As some reports claimed that executives at defunct cryptocurrency platform FTX engaged in rampant drug use and boasted a network of intertwined romantic relationships, a psychologist who worked closely with company leadership denied such allegations.
The venture filed for bankruptcy last week after users discovered that companies controlled by former FTX CEO Sam Bankman-Fried and his associates were allegedly fraudulently intertwined, triggering a liquidity crisis as customers hurried to withdraw funds. Alameda Research, a trading firm run by former Jane Street trader Caroline Ellison, allegedly funneled customer holdings from FTX to make cryptocurrency bets.
Many executives at the digital coin empire knew Bankman-Fried from his time at the Massachusetts Institute of Technology, while others were alumni of Jane Street, a quantitative trading firm, according to a report from CoinDesk, which added that Bankman-Fried and Ellison have “at times” been romantically involved.
Bankman-Fried and nine other executives reportedly lived together in a luxury penthouse in the Bahamas, where FTX is headquartered. All of the individuals “are, or used to be, paired up in romantic relationships with each other,” the outlet claimed based on unnamed sources. Speculation mounted on social media as to whether the executives were engaged in a romantic network called a “polycule,” including from tech executive Ed Zitron.
In the days after FTX suddenly collapsed, the young executives’ open endorsement of amphetamine use also resurfaced online. Ellison, a graduate of Stanford University, remarked on social media last year that there exists “nothing like regular amphetamine use to make you appreciate how dumb a lot of normal, non-medicated human experience is.”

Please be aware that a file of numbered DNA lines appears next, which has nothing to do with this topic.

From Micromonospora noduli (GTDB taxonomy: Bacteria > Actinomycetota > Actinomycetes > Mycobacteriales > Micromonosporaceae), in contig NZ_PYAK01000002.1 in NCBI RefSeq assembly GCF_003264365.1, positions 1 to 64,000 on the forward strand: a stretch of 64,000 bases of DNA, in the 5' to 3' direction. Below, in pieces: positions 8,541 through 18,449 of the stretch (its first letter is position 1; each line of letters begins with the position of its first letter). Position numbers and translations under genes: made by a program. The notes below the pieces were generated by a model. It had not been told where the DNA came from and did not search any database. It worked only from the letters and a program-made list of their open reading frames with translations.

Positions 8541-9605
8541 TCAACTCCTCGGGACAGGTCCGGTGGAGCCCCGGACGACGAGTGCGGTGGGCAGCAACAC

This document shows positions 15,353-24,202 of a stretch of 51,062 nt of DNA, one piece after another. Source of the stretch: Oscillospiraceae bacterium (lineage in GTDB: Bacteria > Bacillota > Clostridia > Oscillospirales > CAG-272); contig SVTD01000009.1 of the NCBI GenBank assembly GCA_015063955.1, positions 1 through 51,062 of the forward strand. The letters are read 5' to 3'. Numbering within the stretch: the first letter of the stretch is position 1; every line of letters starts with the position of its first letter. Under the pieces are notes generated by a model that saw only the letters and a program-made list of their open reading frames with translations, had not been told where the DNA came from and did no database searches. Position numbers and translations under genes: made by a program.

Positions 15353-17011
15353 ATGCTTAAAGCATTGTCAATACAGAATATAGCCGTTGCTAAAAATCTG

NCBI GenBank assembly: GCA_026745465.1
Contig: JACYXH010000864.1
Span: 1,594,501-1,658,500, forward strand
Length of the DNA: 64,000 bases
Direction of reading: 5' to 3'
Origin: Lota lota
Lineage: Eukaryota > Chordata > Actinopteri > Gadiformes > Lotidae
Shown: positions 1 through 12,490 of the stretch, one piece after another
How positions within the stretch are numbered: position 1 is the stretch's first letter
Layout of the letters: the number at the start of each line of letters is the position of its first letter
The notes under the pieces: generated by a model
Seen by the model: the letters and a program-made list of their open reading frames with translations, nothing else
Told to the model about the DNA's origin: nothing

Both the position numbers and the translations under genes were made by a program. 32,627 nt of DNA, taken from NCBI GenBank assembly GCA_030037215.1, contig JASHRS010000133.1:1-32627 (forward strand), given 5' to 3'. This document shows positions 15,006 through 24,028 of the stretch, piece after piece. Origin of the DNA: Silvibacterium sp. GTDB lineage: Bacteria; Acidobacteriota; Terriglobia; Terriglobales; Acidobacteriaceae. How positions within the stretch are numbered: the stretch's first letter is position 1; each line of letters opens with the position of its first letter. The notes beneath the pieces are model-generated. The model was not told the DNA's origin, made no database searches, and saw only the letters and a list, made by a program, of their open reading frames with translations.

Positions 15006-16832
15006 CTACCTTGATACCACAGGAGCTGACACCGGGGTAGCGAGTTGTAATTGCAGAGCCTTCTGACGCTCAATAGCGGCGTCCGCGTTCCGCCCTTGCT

Bankman-Fried, whose $15 billion fortune evaporated amid the collapse of his company, said during a podcast interview two years ago that he had experimented with amphetamines, according to a report from The New York Post. In a social media post from three years ago, Bankman-Fried appeared to comment that one could use “stimulants when you wake up, sleeping pills if you need them when you sleep.”
Adderall, which is composed of mixed amphetamine salts, is a common pharmaceutical used to manage hyperactivity, according to a report from the National Alliance on Mental Illness.
Dr. George Lerner, a psychiatrist who spent most of his workweek serving as an in-house therapist at FTX, remarked during an interview with The New York Times that he was surprised at the company’s sudden implosion, but contested claims that executives routinely engaged in debauched behavior.
“It’s a pretty tame place,” he said. “The higher-ups, they mostly played chess and board games. There was no partying. They were undersexed, if anything.”
Lerner added that the company’s leadership generally spent long days and nights at the office. “They were working way too much,” he continued. “It would have been healthier if they did have more healthy dating relationships.”
Beyond allegations regarding executives’ personal lives, fallout from the bankruptcy of FTX has induced calls for new regulations on the cryptocurrency sector and will be the subject of a bipartisan hearing hosted by the House Financial Services Committee next month. Officials in the United States and the Bahamas are reportedly working to move Bankman-Fried out of the island nation as regulators seek to address the crisis.
Referencing his coverage from the media as a cryptocurrency wunderkind, some of which continued even after FTX declared bankruptcy, Bankman-Fried claimed that his team members were once “held as paragons of running an effective company.” John Ray III, who replaced Bankman-Fried as chief executive to manage the bankruptcy proceedings, wrote in a court filing that he had never seen “such a complete failure of corporate controls” in his lengthy career.